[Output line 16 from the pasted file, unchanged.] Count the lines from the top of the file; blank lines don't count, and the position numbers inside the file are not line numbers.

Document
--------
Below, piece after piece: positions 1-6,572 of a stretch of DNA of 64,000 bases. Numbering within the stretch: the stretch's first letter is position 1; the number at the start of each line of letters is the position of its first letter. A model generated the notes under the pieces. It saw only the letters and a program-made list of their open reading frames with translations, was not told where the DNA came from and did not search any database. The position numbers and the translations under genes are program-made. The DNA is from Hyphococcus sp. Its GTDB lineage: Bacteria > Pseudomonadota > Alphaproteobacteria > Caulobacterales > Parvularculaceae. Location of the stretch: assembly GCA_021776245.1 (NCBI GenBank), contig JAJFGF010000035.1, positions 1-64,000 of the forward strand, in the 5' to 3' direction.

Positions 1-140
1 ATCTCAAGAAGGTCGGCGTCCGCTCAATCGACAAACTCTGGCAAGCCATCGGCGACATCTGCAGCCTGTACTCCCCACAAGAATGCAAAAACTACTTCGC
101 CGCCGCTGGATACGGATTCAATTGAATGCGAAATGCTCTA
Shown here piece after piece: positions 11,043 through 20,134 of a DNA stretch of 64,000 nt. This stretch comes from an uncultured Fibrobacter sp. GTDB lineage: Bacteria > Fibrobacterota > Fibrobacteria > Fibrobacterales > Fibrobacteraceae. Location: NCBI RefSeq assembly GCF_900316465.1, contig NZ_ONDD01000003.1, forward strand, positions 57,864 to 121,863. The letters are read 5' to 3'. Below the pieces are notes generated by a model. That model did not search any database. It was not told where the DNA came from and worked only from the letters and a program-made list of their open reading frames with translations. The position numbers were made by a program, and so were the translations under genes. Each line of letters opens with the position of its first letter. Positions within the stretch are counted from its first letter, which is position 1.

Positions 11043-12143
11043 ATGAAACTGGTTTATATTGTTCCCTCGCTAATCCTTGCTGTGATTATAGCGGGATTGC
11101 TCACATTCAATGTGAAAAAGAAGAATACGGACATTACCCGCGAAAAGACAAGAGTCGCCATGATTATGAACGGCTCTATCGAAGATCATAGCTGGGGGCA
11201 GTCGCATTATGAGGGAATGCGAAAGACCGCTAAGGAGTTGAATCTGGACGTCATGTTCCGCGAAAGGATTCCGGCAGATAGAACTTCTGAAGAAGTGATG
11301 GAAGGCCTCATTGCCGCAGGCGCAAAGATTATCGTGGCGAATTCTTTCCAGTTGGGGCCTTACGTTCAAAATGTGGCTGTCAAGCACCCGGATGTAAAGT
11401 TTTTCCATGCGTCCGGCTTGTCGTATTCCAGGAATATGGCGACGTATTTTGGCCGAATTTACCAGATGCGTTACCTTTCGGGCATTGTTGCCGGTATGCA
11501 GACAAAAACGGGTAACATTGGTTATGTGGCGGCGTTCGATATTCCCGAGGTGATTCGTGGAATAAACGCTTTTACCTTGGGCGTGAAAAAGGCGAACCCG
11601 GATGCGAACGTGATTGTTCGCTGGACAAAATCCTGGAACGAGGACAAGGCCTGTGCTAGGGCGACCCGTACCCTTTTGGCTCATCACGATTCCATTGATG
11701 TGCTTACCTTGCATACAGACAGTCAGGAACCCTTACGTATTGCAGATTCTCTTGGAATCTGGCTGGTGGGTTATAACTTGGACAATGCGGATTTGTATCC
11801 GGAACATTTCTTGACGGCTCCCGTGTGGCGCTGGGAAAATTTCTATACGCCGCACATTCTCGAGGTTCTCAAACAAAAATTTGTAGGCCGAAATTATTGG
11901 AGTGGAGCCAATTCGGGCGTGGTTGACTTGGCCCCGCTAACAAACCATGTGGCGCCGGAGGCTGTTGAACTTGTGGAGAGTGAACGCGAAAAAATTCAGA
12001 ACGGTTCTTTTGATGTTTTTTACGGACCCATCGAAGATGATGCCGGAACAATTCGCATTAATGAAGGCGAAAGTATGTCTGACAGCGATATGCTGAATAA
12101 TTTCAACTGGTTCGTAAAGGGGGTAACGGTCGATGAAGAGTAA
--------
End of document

11901 AGTGGAGCCAATTCGGGCGTGGTTGACTTGGCCCCGCTAACAAACCATGTGGCGCCGGAGGCTGTTGAACTTGTGGAGAGTGAACGCGAAAAAATTCAGA